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Project: DPA-Style Gooseneck Mount for Audio Technica Instrument Microphones

replicator

Update! I no longer sell these, sorry 4/29/2020

First, a digression: one of the first things you notice while getting into 3D printing is that it is far from the magic “replicator” of Star Trek, capable of spitting out molecularly-correct cups-of-joe every time. It takes a lot of research, tweaking, and stalking nerdy fellows on YouTube to figure out how to get acceptable quality prints, and even then your stuff will look pretty rough. It’s the nature of the medium… this machine is essentially a hot-glue gun on motors.

As such, I roll my eyes a bit at people who use their 3D printer primarily for making infantile decorative figurines or props. Do you really want to use up all that material, time, electricity, and post-processing hours to produce more useless plastic crap around your house? If this is the trend, future civilizations will no doubt stare in complete bewilderment at landfills full of multi-colored Baby Groots long after we’re gone.

Aww, I know, that’s mean.

Good for you if that’s your bag, but I keep my designs functional and fully understand this stuff is not “production-ready”. They just can’t have the polish necessary to survive the scrutiny of an Amazon review. So 3D printing, to me, is good for small-run niche problem-solving where looks don’t matter.

Once in a while, though, I cook up some design and when I’ve put it all together, I’m surprised that it actually looks good and is functional beyond my expectations.

Lookin' good!
Lookin’ good!

In this case, it was yet another mounting project for Audio Technica instrument microphones, which I use a lot for acoustic guitar (specifically, the Pro 70 or 831b lavalier models). I found myself wanting something that would point the mic to a sound hole or neck position with a gooseneck arm, “DPA-style“. I’ve heard some bad things about the clamping mechanisms on the DPA mounting hardware, so I thought about other ways to attach to a guitar. Why not suction cups? It worked for Nerf!

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Project: Amp Tilt-back Stand

front

Update: These are on sale now at my store!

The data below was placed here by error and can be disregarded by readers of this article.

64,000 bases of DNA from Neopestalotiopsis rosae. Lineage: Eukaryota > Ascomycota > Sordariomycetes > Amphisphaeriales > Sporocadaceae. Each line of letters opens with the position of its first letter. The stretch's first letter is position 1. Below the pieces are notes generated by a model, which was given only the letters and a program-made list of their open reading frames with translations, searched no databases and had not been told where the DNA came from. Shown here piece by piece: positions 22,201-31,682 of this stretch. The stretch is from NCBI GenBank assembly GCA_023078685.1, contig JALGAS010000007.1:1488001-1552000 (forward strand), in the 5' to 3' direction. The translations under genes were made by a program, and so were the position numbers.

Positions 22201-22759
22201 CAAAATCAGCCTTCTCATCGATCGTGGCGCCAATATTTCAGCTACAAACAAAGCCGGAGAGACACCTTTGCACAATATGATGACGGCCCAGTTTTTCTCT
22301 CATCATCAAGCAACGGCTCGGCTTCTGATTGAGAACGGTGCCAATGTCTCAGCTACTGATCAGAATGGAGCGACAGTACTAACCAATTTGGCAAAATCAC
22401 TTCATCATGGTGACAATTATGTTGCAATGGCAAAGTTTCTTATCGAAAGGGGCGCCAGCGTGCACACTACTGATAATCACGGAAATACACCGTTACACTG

Being a working musician, city-slicker, and general disliker of ridiculously loud music, big heavy amps are not my thing. While it would be a great honor to someday be featured on the venerable Rigs of Dad, for now I’ll save my back. My chosen tube amp to date is the classic 10″ Fender Princeton Reverb. Light enough to carry with one arm, and enough power to get me to the Tone-Zone®.

However, one problem I have with smaller combo amps is that they can be difficult to hear in live situations. Amps placed on the floor simply aren’t pointing in the right direction to be heard by someone standing on stage. Sometimes I’ll hike my amp up on a chair, but that also takes up a lot of space and is unsightly. What I need is some tilt-back assembly, which would allow an amp to point upward at an angle.

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Project: DeArmond “Monkey-on-a-stick” Reproduction

The skinny…

I love DeArmond archtop pickups! DeArmond “Monkey-on-a-stick” pressure rod mounting brackets are my preferred removable way to mount them, but nobody reissues them. So I made one from scratch using some swell modern tech. Available at my online store.

Update 5/8/2019: I now offer replacement top plates and thumbscrews for original vintage monkey-on-a-stick. See my store.

Update 6/3/2018: Due to popular demand, I now only make these with a metal top plate. The bottom baseplate is still 3D printed silver-colored PLA, but the metal top plate results in a more all-chrome look for you purists 🙂

Black is the new chrome
Top: reproduction. Bottom: an original vintage mount. Black is the new chrome
Metal monkey \m/
Metal monkey \m/
Some background…

Unlike the drill-happy current day, back in the good old ’30s and ’40s it was unthinkable to put holes in that pretty handmade archtop of yours. After all, who knew if this silly fad of guitar “electrification” was going to last? And what if you wanted to pass that pristine acoustic archtop on to your grandchildren? Trad jazz and swing was surely due to make a comeback in about 75 years.

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Project: Custom Audio Technica Microphone Mounts

Audio Technica Microphones are great! But..

Audio Technica lavaliere condenser microphones like the PRO 70 and AT831B are good choices for amplifying acoustic guitars and reproducing the tone of the instrument more accurately than pickups. The soundhole mount that comes with is also quite nice, but after a few months of use I lost the screw and clip attachment on a gig. This made the microphone essentially unusable. I was quite annoyed to find that a replacement mount would cost around 40 bucks! That’s nuts! I mean, sure that’s some fine machining and precision metalwork there, but c’mon… we’re starving musicians here.

The solution?

IMG_1086I really couldn’t stomach spending that kind of dough so I decided to take the much more sensible approach of dropping $300 on a 3D printer, learning CAD off YouTube tutorials, and designing my own replacement. 

But in all seriousness, I didn’t want anyone else to have to deal with this. Having someone else design the replacement and put the model up for free is something I would have greatly appreciated, so I gave it a shot.

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